• Joel Salatin is the intensive-polyculture farmer featured in Michael Pollan’s book The Omnivore’s Dilemma). His libertarian Christian utopia would have no use for cities, and would demand extremely traditional gender roles.

One could go on with visions of libertarian floating city tax havens, anarchist freegan collectives, and so on. These movements, books, and views are not dangerous — what is dangerous is when a powerful insane individual or government tries to implement any kind of utopia with a top-down authoritative approach.

Realism and Optimism Can Co-Exist

I like the idea of envisioning a multitude of messy utopias. Here are my thoughts on rehabilitating the word “progress”:

  • progress isn’t inevitable, but it is possible
  • progress isn’t unidirectional, it’s multi-directional
  • progress can occur even if human nature doesn’t change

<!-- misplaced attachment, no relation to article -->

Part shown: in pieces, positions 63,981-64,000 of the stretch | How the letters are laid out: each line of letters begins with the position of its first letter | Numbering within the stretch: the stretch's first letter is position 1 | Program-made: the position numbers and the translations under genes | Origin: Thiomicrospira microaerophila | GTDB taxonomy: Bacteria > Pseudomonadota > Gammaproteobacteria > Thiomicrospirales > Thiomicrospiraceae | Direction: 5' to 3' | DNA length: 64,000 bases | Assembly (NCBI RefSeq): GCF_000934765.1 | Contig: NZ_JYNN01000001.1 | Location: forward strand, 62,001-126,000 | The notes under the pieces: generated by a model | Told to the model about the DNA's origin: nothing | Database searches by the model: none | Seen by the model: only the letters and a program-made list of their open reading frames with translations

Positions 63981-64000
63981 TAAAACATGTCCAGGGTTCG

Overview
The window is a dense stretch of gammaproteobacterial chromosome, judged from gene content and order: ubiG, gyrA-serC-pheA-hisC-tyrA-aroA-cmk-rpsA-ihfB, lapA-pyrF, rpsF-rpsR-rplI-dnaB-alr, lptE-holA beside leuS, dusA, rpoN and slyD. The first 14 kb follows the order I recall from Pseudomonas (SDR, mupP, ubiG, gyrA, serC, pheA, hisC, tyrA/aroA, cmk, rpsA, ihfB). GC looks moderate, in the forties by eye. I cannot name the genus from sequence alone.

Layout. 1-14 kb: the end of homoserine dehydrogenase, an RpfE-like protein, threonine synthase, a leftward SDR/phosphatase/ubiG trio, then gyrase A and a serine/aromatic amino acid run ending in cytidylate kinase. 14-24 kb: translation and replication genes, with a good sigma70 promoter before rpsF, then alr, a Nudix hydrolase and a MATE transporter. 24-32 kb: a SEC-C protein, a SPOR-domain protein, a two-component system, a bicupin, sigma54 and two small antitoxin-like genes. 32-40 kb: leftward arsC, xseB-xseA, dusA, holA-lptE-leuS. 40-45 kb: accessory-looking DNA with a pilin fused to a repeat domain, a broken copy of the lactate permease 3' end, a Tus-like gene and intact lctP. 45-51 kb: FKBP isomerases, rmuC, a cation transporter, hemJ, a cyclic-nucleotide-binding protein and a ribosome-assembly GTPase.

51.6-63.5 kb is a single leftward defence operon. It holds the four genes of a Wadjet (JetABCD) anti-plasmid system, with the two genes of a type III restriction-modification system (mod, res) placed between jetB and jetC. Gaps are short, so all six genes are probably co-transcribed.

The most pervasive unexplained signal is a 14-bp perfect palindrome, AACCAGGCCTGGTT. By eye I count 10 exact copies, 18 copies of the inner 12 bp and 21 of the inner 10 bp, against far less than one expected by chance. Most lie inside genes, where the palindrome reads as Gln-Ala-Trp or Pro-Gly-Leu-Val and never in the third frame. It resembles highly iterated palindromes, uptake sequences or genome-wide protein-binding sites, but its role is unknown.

• progress isn’t smooth, rather it is interrupted by sharp spikes of regress
  • not all cultures see progress the same way, but that doesn’t mean there aren’t universal values that most of us embrace
  • qualities that, when developed in individuals, might lead to progress on a social level might include empathy, reason, connectedness, and purpose
  • values that many people might agree represent progress on a social level could include more knowledge and understanding (education), less death by violence, public health and safety, more personal freedom, higher social trust, safety nets for families and communities, egalitarianism, rich arts and culture, scientific research and exploration, robust trade, and so forth

What do you think?

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14 Comments

  1. Yet another thought provoking and well written article. I always follow the links in your posts and read more about each author, lecturer or website you use or quote so a 5 minute reading of your blog becomes an entire illustrative week. Thank you.